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Difference between revisions of "RemoteDocumentMessaging"

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(Examples)
Line 25: Line 25:
  
 
==Examples==
 
==Examples==
 
===Listener===
 
 
<pre>
 
window.addEventListener("connect", function(message) {
 
  // message.source is a MessagePort we can use to talk to the remote message, just like in a shared worker.
 
  var remote = message.source;
 
  remote.postMessage("Welcome!");
 
  // You can call remote.addEventListener("message", ... ) to continue communicating with the remote window.
 
}, false);
 
 
// Naming your window makes you discoverable by other documents in your origin.
 
window.name = "the-listener";
 
</pre>
 
 
===Sender===
 
  
 
<pre>
 
<pre>
var port = window.connectTo("the-listener");
+
var channel = new BroadcastChannel("channel-name");
  
port.addEventListener("message", function(message) {
+
channel.addEventListener("message", function(message) {
   if (message.data == "Welcome!")
+
   // Do something interesting with |message|, which is a MessageEvent.
    alert("Success!);
 
 
}, false);
 
}, false);
  
port.start();
+
// Send a message to each other BroadcastChannel instance with the same channel
 +
// name in the same origin.
 +
channel.postMessage("I think, therefore I am.");
 
</pre>
 
</pre>
  
 
[[Category:Proposals]]
 
[[Category:Proposals]]

Revision as of 20:42, 21 June 2013

Overview

This document describes a proposal for discovering and communicating with "remote" documents. In particular, this proposal lets a web page communicate with another document even if the web page does not have a direct script connection to that document.

Use Cases

The user opens the same word processing document hosted by a document editing web site in two different browser windows. The document editing web site wants to ensure that edits in one window a reflected in the other window without needing to round-trip through the server (e.g., because the user is offline). Unfortunately, the documents are in different units of related browsing contexts, which means the two documents cannot form a direct script connection. Using remote document messaging, the two documents can discover each other and update each other about edits performed by the user.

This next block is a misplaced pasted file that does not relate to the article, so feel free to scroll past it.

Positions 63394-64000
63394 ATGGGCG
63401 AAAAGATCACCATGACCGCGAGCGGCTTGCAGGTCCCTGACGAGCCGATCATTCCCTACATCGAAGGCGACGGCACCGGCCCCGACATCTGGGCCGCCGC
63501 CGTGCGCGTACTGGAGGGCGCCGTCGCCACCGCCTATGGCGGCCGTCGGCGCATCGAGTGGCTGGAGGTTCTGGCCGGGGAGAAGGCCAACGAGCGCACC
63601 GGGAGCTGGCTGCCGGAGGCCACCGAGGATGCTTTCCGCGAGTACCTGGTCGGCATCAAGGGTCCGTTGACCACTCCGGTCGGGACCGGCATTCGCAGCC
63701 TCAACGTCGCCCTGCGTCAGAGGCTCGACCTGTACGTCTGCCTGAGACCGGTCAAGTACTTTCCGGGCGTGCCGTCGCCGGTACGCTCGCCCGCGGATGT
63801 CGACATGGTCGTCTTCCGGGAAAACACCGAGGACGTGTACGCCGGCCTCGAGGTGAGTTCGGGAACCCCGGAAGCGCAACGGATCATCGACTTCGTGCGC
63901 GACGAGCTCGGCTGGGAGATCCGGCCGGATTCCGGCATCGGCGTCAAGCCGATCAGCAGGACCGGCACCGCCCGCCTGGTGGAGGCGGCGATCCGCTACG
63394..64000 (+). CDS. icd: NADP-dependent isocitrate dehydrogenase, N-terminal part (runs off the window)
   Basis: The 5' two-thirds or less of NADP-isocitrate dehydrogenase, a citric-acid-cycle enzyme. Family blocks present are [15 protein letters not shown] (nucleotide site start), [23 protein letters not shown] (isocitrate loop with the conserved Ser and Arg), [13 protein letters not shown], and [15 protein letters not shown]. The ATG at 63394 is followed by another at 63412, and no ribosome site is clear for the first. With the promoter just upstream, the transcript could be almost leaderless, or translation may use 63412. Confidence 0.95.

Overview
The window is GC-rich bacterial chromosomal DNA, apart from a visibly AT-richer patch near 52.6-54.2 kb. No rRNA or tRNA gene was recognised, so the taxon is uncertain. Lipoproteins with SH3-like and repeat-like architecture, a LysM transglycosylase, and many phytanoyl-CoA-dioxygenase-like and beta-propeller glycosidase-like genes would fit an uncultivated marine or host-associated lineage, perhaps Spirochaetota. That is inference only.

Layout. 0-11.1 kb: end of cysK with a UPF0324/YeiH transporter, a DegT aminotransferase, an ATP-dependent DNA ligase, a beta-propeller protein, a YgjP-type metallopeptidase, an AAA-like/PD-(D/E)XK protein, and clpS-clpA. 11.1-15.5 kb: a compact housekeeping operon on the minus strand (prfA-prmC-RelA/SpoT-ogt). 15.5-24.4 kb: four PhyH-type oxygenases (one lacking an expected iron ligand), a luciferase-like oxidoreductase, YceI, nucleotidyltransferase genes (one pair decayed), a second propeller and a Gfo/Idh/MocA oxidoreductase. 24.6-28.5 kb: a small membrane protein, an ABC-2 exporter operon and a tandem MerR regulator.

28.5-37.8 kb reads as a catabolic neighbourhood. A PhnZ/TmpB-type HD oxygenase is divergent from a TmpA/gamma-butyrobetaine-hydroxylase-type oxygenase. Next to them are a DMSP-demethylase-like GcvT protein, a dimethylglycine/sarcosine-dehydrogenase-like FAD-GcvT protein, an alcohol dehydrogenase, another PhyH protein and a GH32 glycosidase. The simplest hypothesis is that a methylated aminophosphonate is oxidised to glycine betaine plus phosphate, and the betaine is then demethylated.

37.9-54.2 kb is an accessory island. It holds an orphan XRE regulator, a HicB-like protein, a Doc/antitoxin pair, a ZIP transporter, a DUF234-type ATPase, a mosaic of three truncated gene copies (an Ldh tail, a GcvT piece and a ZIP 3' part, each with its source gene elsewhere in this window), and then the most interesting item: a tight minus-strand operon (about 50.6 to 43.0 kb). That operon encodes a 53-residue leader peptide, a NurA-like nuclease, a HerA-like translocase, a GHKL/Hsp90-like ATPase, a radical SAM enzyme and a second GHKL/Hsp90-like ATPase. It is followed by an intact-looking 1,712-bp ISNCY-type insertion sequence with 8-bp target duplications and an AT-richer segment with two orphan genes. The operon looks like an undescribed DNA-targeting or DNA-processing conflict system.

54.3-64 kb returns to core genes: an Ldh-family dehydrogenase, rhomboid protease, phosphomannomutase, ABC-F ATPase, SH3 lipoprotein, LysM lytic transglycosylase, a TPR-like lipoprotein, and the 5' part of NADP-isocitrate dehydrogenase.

Specification

partial interface Window {
    MessagePort connectTo(DOMString target);
};

The connectTo method opens a message port to a browsing context with name target within the caller's origin (although not necessarily within the caller's unit of related browsing contexts).

  1. Create a new MessagePort object owned by the global object of the incumbent script. Let this be the initiator's port.
  2. Return the initiator's port and perform the remaining steps asynchronously.
  3. Spin the event loop until a browsing context with name target has the same effective script origin as the incumbent script has an active document whose ready state has reached "interactive". Let this document be the responder's document.
  4. Create a new MessagePort object owned by the global object of the responder's document. Let this be the responder's port.
  5. Entangle the initiator's port and the responder's port.
  6. Create a trusted event that uses the MessageEvent interface, with the name connect, which does not bubble, is not cancelable, has no default action, has a data attribute whose value is initialized to the empty string, has a ports attribute whose value is initialized to a read only array containing only the responder's port, and has a source attribute whose value is initialized to the responder's port, and queue a task to dispatch the event at global object of the responder's document.

Examples

var channel = new BroadcastChannel("channel-name");

channel.addEventListener("message", function(message) {
  // Do something interesting with |message|, which is a MessageEvent.
}, false);

// Send a message to each other BroadcastChannel instance with the same channel
// name in the same origin.
channel.postMessage("I think, therefore I am.");